Obama vows to wield power with 'humility, restraint'
New President Barack Obama sought to distance himself from the turbulent Bush era as he prepared to hit the ground running yesterday and act on a promise to wield American power with "humility and restraint."
Fresh from his buoyant inauguration, Obama will begin to flesh out his vision of better ties with Muslim countries and of new alliance-building to promote peace and security, including by eliminating perceived nuclear threats.
Though his inaugural speech Tuesday largely sounded conciliatory, he also struck tougher notes when he warned that the United States will not waver in defense of its "way of life" and would defeat those who use "terror."
The person he intends to carry out his foreign policy is Hillary Clinton who is due to see a US Senate vote Wednesday on her nomination for secretary of state, according to a Democratic leadership source. She is widely expected to be confirmed.
The Obama administration faces daunting challenges to extract US troops from Iraq, forge peace in both the Middle East and Afghanistan, stabilize nuclear-armed US ally Pakistan, and roll back Iran's and North Korea's nuclear ambitions.
Security in post 9/11 America, he pledged, will not come at the expense of abandoning the US ideals of liberty and the rule of law, which critics worldwide say George W. Bush's administration trampled on in conducting its war on terror.
In a jab at the unilateral military force that Bush used to invade Iraq in 2003, Obama said previous American generations had defeated fascism and communism with "sturdy alliances and enduring convictions" besides resorting to armed intervention.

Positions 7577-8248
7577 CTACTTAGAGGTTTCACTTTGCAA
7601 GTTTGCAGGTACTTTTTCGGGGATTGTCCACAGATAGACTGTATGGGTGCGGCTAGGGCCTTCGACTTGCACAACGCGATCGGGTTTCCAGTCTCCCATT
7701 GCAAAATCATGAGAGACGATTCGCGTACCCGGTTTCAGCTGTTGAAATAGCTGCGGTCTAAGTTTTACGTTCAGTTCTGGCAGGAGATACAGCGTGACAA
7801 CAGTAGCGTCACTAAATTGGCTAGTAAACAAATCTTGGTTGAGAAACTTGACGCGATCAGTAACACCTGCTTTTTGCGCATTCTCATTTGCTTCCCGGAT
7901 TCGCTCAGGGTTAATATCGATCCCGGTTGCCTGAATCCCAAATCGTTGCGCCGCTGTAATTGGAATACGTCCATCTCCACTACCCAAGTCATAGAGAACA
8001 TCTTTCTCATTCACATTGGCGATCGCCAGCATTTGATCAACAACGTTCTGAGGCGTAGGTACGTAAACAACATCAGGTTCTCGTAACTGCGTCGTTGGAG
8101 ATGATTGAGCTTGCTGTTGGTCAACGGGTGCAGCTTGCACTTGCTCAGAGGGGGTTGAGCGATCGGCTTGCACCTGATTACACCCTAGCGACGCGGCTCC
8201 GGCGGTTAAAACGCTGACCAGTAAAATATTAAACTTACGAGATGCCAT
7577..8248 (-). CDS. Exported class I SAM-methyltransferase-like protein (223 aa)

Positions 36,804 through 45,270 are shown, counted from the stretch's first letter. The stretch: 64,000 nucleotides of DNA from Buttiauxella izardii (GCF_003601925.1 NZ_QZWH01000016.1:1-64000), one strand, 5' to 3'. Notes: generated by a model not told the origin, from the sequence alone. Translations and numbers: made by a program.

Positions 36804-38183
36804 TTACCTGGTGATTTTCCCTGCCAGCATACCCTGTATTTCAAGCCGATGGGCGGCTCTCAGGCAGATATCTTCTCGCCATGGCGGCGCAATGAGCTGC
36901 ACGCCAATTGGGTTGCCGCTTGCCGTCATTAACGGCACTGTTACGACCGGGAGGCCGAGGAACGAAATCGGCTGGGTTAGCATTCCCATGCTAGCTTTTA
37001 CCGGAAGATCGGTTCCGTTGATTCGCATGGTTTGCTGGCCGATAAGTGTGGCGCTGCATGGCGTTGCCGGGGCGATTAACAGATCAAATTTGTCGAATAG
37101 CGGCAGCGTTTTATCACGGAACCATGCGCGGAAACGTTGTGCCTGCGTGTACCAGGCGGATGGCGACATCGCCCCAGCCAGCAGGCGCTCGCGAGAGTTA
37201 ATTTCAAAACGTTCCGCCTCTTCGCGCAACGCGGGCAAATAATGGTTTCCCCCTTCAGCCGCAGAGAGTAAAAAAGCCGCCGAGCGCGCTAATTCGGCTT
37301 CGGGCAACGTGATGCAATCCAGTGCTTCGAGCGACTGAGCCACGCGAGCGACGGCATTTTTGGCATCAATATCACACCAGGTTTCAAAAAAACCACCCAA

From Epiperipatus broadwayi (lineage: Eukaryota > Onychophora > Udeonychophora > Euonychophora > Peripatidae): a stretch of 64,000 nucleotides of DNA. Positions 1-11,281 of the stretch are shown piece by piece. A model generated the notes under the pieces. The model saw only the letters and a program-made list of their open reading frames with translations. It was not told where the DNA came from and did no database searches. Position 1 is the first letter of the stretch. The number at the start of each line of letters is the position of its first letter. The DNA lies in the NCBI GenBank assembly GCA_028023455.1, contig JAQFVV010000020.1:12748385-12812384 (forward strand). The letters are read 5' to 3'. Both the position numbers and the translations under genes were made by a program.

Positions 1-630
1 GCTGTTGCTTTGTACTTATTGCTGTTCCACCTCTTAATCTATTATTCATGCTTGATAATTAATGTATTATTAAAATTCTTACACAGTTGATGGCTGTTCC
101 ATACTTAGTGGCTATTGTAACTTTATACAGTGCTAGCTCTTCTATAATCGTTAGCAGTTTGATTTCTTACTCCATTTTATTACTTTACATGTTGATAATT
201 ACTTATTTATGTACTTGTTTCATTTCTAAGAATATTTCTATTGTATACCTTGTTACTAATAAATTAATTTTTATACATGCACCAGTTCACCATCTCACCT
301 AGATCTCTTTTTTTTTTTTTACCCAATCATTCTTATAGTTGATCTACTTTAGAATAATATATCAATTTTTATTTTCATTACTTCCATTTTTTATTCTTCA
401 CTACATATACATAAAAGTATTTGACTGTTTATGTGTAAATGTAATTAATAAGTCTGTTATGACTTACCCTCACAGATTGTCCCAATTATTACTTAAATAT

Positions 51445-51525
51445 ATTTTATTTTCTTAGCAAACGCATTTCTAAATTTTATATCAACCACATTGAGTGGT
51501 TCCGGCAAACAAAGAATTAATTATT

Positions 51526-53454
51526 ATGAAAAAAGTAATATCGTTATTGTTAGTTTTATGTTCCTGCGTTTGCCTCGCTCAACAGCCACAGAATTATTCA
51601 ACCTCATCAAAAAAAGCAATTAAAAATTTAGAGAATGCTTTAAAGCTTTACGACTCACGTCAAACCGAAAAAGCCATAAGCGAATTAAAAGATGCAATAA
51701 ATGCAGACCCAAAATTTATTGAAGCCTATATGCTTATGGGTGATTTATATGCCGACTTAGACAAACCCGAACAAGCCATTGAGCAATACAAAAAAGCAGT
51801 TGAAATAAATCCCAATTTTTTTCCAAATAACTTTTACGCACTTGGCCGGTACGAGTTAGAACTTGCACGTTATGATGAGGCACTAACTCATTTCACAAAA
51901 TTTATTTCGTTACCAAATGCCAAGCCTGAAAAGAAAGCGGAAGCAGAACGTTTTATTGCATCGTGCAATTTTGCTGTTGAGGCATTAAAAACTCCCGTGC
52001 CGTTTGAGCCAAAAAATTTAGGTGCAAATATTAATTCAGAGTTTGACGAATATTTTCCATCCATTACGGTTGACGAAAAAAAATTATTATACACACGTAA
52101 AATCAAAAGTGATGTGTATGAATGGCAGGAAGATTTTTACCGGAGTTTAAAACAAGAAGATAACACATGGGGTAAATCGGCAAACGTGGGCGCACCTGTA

These generations knew that US "security emanates from the justness of our cause, the force of our example, the tempering qualities of humility and restraint," Obama said, alluding to the accusations of arrogance cast at the Bush administration.
His administration will be guided by such principles as it meet "those new threats that demand .... even greater cooperation and understanding between nations," Obama declared.
"We will begin to responsibly leave Iraq to its people, and forge a hard-earned peace in Afghanistan," he said.
Obama has vowed to mend alliances with Europe, whose additional support he seeks to help bring peace to Afghanistan where the Taliban has re-emerged as a threat following its ouster by US forces in 2001.
"With old friends and former foes, we will work tirelessly to lessen the nuclear threat," he added.
He was referring to a "new approach" both he and Clinton have promised toward reining in Iran's nuclear ambitions by engaging diplomatically with the Shiite Muslim country.
In her Senate confirmation hearing last week, Clinton talked of "engaging directly with Syria" in a bid to change its hardline behavior.
On North Korea, there was little sign of a new approach as Clinton said last week that the Obama team would favor the nuclear disarmament negotiations pursued by the Bush administration in its later years with the two Koreas, China, Japan and Russia.
In 2002, Bush lumped North Korea in an "axis of evil" with Iraq and Iran, but he took a more multilateral diplomatic approach to Tehran and Pyongyang after US forces became bogged down in two wars.